Ancient Granite Quarry in Aswan, Egypt

One of the first things we visited when we arrived in Aswan was the northern quarry, which contains an unfinished obelisk. Most of the granite that was used in ancient Egypt was mined from the quarries of Aswan and carried up the Nile on boats. It must have been extremely hard work to mine granite by chipping away at it with other stones. The day that we arrived in Aswan it was 114 degrees Fahrenheit (about 44.5 degrees Celsius), which made the thought of conditions that the ancient workers even more oppressive.

Looking Down at the Quarry and the Unfinished Obelisk
Marks in the Granite
The Top of the Unfinished Obelisk

The giant obelisk that remains partially excavated from the granite quarry is quite impressive to see. It was commissioned by the famous female pharaoh, Hatshepsut and would have likely ended up with the other obelisks in the Karnak Temple in Luxor. Had the workers completed the obelisk, it would have been the largest ever created, but a crack in the stone stopped work on the obelisk. It has remained frozen in time as the workers have left it for thousands of years. In the time of Hatshepsut, obelisks were meant to represent the rays of sun, a way for the god Amun-Ra (Sun God) to descent to earth. It was important that obelisks be constructed out of a single stone without any cracks, otherwise the gods wouldn’t be able to travel through them.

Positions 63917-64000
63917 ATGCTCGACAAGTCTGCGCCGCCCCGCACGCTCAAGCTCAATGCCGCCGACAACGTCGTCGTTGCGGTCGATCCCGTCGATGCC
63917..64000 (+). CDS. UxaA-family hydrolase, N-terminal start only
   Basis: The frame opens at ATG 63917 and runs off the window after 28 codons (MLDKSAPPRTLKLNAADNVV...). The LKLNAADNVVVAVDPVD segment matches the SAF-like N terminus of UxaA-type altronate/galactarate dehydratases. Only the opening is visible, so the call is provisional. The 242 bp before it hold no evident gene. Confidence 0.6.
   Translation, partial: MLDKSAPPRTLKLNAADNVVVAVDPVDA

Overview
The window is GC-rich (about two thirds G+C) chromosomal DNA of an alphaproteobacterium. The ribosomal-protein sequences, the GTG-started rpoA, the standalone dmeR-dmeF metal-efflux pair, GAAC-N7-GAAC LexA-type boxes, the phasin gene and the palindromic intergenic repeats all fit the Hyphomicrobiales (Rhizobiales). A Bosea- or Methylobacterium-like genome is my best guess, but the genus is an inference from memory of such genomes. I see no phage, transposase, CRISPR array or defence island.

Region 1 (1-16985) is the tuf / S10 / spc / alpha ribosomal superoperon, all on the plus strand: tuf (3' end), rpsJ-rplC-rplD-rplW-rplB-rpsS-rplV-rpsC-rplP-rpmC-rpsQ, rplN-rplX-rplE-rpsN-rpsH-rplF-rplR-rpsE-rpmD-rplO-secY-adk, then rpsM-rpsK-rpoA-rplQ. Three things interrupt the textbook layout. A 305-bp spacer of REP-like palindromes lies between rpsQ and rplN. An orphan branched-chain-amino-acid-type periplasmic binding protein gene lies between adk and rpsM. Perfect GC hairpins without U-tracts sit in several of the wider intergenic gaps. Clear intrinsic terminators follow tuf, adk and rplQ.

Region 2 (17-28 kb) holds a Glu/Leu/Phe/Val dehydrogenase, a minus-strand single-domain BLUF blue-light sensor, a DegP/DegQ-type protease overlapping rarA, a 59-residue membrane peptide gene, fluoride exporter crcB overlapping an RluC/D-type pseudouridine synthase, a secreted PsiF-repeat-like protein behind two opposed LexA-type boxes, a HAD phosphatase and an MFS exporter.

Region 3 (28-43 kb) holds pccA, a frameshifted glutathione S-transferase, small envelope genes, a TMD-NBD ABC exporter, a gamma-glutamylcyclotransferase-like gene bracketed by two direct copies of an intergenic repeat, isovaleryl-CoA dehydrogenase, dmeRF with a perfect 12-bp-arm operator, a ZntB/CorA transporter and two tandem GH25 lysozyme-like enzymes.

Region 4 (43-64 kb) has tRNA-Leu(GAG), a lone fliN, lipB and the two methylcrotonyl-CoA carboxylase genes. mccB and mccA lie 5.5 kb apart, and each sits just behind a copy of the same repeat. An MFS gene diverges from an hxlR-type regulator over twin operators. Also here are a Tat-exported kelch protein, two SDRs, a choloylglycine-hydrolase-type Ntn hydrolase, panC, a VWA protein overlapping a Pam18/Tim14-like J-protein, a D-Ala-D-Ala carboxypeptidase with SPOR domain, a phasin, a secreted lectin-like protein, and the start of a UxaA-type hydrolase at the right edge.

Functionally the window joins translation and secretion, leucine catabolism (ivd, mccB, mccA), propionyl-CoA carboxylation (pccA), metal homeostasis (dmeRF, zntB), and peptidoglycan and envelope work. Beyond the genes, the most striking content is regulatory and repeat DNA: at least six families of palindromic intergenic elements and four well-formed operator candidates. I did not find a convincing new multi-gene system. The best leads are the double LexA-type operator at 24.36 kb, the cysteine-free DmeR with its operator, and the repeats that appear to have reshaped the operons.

One of the Finished Obelisks in the Karnak Temple
The Narrow Space for Workers
Walking Through the Quarry

Probably more interesting than the reason for the creation of the obelisks is the transportation and actual placing of the obelisks in their final positions. After carefully chiseling the obelisks from the hard granite, they would raise them up and transfer them to a ship where they would be transported, standing erect, up the Nile. It must have been an unbelievable sight to the farmers living along the Nile when the ship with its cargo reaching towards the sky when sailing past them. Then, once reaching their location, such as the Karnak Temple, they would have to be transported across ground to their final location, all without breaking these huge structures. It is truly a task to be admired, even in today’s modern world.

Close Up of the Cracked Obelisk
People in the Background Provide Scale to the Obelisk
Ancient Quarry Next to City Buildings

Visiting the ancient quarry with its unfinished obelisk is truly fascinating and should definitely be on your itinerary when visiting Aswan. There is very little shade at the quarry site, so be prepared for the heat and bring plenty of water.  Walking around the quarry will only take about an hour or two, so you should have another destination mapped out for before or after.  During our trip, after leaving the quarry, we continued onto the island of Philae to see the Temple of Isis.